Technology

Knowledge Commerce – More Than Just a Fad

To some, the term “knowledge commerce” sounds like a misnomer. After all, in this era, information is readily available in many forms. A quick search on Google will churn out millions of results for most phrases or questions—and it’s free. What then is knowledge commerce?

Knowledge commerce simply refers to the act of selling your knowledge to other people. As simplistic as it sounds, chances are that if you’re a heavy internet user, you’ve likely purchased some form of knowledge online. Generally, people who trade knowledge often do so through ebooks, online courses, membership sites, videos, and the likes.

The pertinent question then is, why is knowledge commerce more than just a fad? There are several reasons, but let’s consider some of them.

  • Massive and growing number of internet users
geralt / Pixabay

There were a little over 4 billion internet users in December 2017—more than half of the earth’s population—and that number only keeps growing. It’s a massive global market that can potentially be reached on the internet, who wouldn’t be reached otherwise by other media. The best part is that the number of internet users will only keep growing like it has over the past decade.

Many people today work on the internet as writers, graphic designers, web developers, customer service agents, etc. Most of these freelancers need help on how to get better at their art, because statistics has shown that a small percentage of them are earning enough to survive with. If you have knowledge of how to help them improve, position, brand themselves, and earn more, they’ll willingly pay for it.

Then there are others who start out as freelancers and run their businesses so well that they eventually branch out to teach other up and coming freelancers what they’ve learned. With the internet, the possibilities for knowledge commerce are endless.

  • Global e-learning boom

Over the years, distance learning programs and online courses have grown popular. Students can now get degrees and certifications online without ever stepping foot into a classroom. There is also an increased technological development to match the growth of the e-learning sector ranging from learning management systems (LMS)  to outright knowledge commerce platforms.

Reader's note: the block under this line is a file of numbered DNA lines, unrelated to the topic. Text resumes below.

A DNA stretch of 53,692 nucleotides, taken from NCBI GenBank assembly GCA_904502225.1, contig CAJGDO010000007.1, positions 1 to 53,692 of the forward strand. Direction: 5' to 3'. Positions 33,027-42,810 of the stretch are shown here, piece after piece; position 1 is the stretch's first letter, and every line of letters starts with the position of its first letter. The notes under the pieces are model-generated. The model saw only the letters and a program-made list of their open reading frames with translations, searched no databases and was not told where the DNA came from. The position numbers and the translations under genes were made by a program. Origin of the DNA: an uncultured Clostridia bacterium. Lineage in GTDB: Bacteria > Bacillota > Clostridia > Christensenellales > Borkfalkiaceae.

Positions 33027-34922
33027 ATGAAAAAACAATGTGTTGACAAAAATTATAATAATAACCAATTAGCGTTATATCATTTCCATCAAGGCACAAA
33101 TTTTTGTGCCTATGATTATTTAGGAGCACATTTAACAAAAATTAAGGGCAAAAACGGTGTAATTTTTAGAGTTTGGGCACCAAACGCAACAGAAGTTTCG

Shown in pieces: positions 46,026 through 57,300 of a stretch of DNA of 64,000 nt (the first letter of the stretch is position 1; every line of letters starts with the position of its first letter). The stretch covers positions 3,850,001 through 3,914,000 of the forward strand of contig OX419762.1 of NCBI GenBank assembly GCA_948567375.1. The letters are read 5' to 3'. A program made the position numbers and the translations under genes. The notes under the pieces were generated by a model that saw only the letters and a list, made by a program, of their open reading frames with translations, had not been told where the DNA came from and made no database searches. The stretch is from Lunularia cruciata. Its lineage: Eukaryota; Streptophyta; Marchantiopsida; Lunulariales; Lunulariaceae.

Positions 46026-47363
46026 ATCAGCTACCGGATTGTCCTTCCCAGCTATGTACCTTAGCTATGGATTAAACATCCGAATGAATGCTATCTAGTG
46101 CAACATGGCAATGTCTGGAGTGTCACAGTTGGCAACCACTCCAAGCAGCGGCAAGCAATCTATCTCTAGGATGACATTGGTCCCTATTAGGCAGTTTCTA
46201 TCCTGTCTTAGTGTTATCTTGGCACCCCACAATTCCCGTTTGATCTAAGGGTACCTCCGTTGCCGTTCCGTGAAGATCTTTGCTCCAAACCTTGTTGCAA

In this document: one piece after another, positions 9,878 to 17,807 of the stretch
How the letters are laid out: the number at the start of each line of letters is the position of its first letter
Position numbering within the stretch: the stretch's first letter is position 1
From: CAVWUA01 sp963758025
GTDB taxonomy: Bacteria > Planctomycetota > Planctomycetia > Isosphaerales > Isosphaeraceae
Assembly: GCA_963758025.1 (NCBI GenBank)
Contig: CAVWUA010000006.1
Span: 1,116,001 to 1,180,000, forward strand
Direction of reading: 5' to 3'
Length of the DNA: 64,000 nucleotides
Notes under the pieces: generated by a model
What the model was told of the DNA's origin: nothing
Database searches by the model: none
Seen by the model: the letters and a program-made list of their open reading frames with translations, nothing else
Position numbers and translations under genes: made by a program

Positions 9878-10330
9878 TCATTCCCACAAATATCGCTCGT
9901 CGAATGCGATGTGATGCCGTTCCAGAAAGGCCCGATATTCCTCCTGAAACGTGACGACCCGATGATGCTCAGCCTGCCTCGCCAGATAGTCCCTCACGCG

Kajabi is an example of a knowledge commerce platform, and it thrives via honest answers to this question, “what knowledge do you have that the world needs?” Setup is a breeze, and it allows you to upload videos, images, and other files easily from URLs, Google Drive, or Dropbox. It also manages payments for you to desire you’re getting paid for your knowledge.

This increase in technological development for easier e-learning is also seen in the fact that there are over 400 learning management systems on software review site Capterra alone.

Entrepreneurs—probably some of your heroes too—have made wads of cash selling knowledge to people who need them. The likes of Ramit Sethi, John Chow, Jon Morrow, and many others have built multi-million dollar businesses through knowledge commerce, and there are thousands or hundreds of thousands more like them. That’s why the knowledge commerce industry is expected to reach $331 billion by 2025.

  • Never-ending quest for knowledge

Science has shown that our brains can hold as much information as is contained on the entire Internet. And with so much information out there, the hardest part isn’t finding information but choosing which ones to apply to our unique circumstances.

For example, let’s say you want to start a career as a freelance writer, designer, or developer. There’s a lot of free, helpful information on the internet. But it can get perplexing.

There’s information supporting cold pitching with examples, while others are dissing it and encouraging online marketplaces like Upwork, which the former group see as a race-to-the-bottom site. Each camp will show you how to be successful at either cold pitching or using freelance marketplaces like Upwork.

Those are just examples, and it doesn’t necessarily apply only to how to get clients as a freelancer.

Either way, whatever path you choose, you’ll want to avoid the trial and error that comes with being a newbie. Hence, if you find a cold-pitching course, you’ll likely take it and if you choose the marketplace route, you’ll take an Upwork course if you find it, to eliminate most of the mistakes you’d make without help from the experiences of others.

It’s the very premise of knowledge commerce—helping others make informed decisions based on personal experiences.

If you’re yet to decide whether to cash in on this marvelous opportunity, this is an encouragement to do so, because there’s enough room, whether you’re knowledgeable about health, fitness, travel, marketing, personal development, or yes, online learning itself. You’ll find an audience of people willing to pay to learn from you. Just answer this question: what knowledge do I have that the world needs?